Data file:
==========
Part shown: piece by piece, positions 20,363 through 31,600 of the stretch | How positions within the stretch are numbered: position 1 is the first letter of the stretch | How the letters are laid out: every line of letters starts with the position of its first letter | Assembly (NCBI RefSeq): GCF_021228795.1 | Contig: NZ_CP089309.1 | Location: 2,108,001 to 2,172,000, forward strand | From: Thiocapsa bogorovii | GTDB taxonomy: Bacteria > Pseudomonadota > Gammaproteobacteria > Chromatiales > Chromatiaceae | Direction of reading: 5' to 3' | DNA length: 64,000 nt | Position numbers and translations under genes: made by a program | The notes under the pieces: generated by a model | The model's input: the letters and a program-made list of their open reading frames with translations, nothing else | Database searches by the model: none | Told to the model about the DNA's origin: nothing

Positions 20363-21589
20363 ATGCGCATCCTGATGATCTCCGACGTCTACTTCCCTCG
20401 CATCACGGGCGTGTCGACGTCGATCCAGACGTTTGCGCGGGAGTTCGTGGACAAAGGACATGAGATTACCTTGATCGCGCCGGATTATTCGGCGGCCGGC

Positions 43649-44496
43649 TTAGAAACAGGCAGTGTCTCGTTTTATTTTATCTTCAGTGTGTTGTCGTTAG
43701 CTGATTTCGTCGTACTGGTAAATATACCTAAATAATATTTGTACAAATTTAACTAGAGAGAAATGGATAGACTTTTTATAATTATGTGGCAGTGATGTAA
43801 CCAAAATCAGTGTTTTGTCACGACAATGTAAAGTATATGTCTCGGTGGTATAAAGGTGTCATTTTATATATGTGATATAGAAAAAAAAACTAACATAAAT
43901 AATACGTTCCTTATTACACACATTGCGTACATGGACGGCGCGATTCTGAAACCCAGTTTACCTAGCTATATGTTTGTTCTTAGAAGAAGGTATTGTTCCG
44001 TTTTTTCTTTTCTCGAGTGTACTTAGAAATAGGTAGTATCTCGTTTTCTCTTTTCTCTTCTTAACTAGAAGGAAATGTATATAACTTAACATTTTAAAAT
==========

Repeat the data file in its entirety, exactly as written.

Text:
Part shown: piece by piece, positions 20,363 through 31,600 of the stretch | How positions within the stretch are numbered: position 1 is the first letter of the stretch | How the letters are laid out: every line of letters starts with the position of its first letter | Assembly (NCBI RefSeq): GCF_021228795.1 | Contig: NZ_CP089309.1 | Location: 2,108,001 to 2,172,000, forward strand | From: Thiocapsa bogorovii | GTDB taxonomy: Bacteria > Pseudomonadota > Gammaproteobacteria > Chromatiales > Chromatiaceae | Direction of reading: 5' to 3' | DNA length: 64,000 nt | Position numbers and translations under genes: made by a program | The notes under the pieces: generated by a model | The model's input: the letters and a program-made list of their open reading frames with translations, nothing else | Database searches by the model: none | Told to the model about the DNA's origin: nothing

Positions 20363-21589
20363 ATGCGCATCCTGATGATCTCCGACGTCTACTTCCCTCG
20401 CATCACGGGCGTGTCGACGTCGATCCAGACGTTTGCGCGGGAGTTCGTGGACAAAGGACATGAGATTACCTTGATCGCGCCGGATTATTCGGCGGCCGGC

Positions 43649-44496
43649 TTAGAAACAGGCAGTGTCTCGTTTTATTTTATCTTCAGTGTGTTGTCGTTAG
43701 CTGATTTCGTCGTACTGGTAAATATACCTAAATAATATTTGTACAAATTTAACTAGAGAGAAATGGATAGACTTTTTATAATTATGTGGCAGTGATGTAA
43801 CCAAAATCAGTGTTTTGTCACGACAATGTAAAGTATATGTCTCGGTGGTATAAAGGTGTCATTTTATATATGTGATATAGAAAAAAAAACTAACATAAAT
43901 AATACGTTCCTTATTACACACATTGCGTACATGGACGGCGCGATTCTGAAACCCAGTTTACCTAGCTATATGTTTGTTCTTAGAAGAAGGTATTGTTCCG
44001 TTTTTTCTTTTCTCGAGTGTACTTAGAAATAGGTAGTATCTCGTTTTCTCTTTTCTCTTCTTAACTAGAAGGAAATGTATATAACTTAACATTTTAAAAT